Full-text · Article · Jun 2011 · Molecular imaging and biology: MIB: the official publication of the Academy of Molecular Imaging
  • [Show abstract] [Hide abstract]
    ABSTRACT: Antibodies have attained a central role as targeted therapeutics, with several significant drugs on the market and many more in clinical development for oncological applications. Expansion of the role of antibodies in cancer imaging has been accelerated by a number of factors, including the recognition that antibodies can provide a powerful class of molecular imaging probes for interrogating cell surfaces in vivo. Identification of relevant cell surface biomarkers as imaging targets, coupled with advances in antibody technology, facilitate the generation of antibodies optimized for noninvasive imaging. Developments in imaging instrumentation and radionuclide availability have paved the way for broader evaluation and implementation of radioimmunoscintigraphy and immunoPET. Antibody imaging can provide a sensitive, noninvasive means for molecular characterization of cell surface phenotype in vivo, which can in turn guide diagnosis, prognosis, therapy selection, and monitoring of treatment in cancer.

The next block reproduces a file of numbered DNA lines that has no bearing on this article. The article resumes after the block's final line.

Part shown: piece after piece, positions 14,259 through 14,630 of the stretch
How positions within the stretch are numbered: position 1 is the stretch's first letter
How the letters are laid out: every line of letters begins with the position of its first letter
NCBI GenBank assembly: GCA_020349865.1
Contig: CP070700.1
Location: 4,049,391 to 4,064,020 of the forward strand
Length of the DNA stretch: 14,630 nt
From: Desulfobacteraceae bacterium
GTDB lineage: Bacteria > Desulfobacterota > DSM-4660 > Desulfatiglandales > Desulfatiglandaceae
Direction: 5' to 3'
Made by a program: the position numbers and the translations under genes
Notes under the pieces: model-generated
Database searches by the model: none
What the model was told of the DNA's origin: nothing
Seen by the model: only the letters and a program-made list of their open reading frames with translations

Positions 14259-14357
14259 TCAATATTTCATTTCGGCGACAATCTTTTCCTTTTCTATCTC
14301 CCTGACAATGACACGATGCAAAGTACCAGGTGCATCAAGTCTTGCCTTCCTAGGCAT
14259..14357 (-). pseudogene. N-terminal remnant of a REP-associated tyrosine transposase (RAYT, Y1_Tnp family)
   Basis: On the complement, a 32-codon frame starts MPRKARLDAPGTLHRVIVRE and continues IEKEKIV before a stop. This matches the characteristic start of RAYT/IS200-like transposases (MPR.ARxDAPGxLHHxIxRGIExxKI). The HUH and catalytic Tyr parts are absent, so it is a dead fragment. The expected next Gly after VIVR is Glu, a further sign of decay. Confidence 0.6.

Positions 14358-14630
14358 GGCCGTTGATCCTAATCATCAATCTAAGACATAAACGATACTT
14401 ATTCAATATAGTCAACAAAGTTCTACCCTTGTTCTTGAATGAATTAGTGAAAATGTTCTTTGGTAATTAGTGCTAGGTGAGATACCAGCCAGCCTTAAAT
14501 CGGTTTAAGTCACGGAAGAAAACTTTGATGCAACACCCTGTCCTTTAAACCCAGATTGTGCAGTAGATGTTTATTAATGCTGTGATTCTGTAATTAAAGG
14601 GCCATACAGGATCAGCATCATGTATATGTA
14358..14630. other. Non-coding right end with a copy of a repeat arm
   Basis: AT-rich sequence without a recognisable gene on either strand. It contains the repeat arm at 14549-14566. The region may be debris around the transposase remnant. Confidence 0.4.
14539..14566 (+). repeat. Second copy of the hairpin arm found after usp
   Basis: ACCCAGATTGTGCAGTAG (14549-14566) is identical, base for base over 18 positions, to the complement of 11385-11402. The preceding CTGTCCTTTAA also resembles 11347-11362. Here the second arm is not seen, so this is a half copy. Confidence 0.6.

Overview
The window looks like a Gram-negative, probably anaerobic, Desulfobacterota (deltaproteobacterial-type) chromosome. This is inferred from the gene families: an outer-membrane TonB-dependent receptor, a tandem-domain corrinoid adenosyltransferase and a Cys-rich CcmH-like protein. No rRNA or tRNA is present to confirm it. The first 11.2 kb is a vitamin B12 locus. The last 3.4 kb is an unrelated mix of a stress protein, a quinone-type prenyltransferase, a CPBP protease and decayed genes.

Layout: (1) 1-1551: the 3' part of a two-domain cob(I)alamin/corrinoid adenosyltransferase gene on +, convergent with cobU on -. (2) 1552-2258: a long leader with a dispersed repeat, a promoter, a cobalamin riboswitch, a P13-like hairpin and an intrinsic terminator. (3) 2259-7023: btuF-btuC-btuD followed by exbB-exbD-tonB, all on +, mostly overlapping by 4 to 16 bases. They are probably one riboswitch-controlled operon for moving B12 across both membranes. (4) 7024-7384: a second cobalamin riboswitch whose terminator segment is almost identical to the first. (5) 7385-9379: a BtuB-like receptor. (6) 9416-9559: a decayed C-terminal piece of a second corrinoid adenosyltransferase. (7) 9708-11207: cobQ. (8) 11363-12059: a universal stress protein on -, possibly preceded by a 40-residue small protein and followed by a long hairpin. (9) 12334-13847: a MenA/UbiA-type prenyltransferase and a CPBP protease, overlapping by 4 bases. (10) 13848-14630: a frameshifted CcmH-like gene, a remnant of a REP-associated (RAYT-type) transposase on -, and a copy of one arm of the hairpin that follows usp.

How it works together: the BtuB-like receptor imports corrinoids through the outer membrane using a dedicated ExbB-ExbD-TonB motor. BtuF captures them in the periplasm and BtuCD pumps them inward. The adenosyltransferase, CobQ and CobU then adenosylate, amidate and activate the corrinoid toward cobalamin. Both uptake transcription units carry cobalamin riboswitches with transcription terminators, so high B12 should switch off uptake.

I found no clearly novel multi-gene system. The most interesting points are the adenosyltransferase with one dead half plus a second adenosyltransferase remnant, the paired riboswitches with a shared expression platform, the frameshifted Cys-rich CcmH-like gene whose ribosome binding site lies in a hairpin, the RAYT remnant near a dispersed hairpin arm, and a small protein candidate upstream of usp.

No preview · Article · Jun 2008 · The Cancer Journal
  • Source
    [Show abstract] [Hide abstract]
    ABSTRACT: Positron emission tomography (PET) imaging reporter genes (IRGs) and PET reporter probes (PRPs) are amongst the most valuable tools for gene and cell therapy. PET IRGs/PRPs can be used to non-invasively monitor all aspects of the kinetics of therapeutic transgenes and cells in all types of living mammals. This technology is generalizable and can allow long-term kinetics monitoring. In gene therapy, PET IRGs/PRPs can be used for whole-body imaging of therapeutic transgene expression, monitoring variations in the magnitude of transgene expression over time. In cell or cellular gene therapy, PET IRGs/PRPs can be used for whole-body monitoring of therapeutic cell locations, quantity at all locations, survival and proliferation over time and also possibly changes in characteristics or function over time. In this review, we have classified PET IRGs/PRPs into two groups based on the source from which they were derived: human or non-human. This classification addresses the important concern of potential immunogenicity in humans, which is important for expansion of PET IRG imaging in clinical trials. We have then discussed the application of this technology in gene/cell therapy and described its use in these fields, including a summary of using PET IRGs/PRPs in gene and cell therapy clinical trials. This review concludes with a discussion of the future direction of PET IRGs/PRPs and recommends cell and gene therapists collaborate with molecular imaging experts early in their investigations to choose a PET IRG/PRP system suitable for progression into clinical trials.
    Preview · Article · Apr 2012 · Theranostics
Show more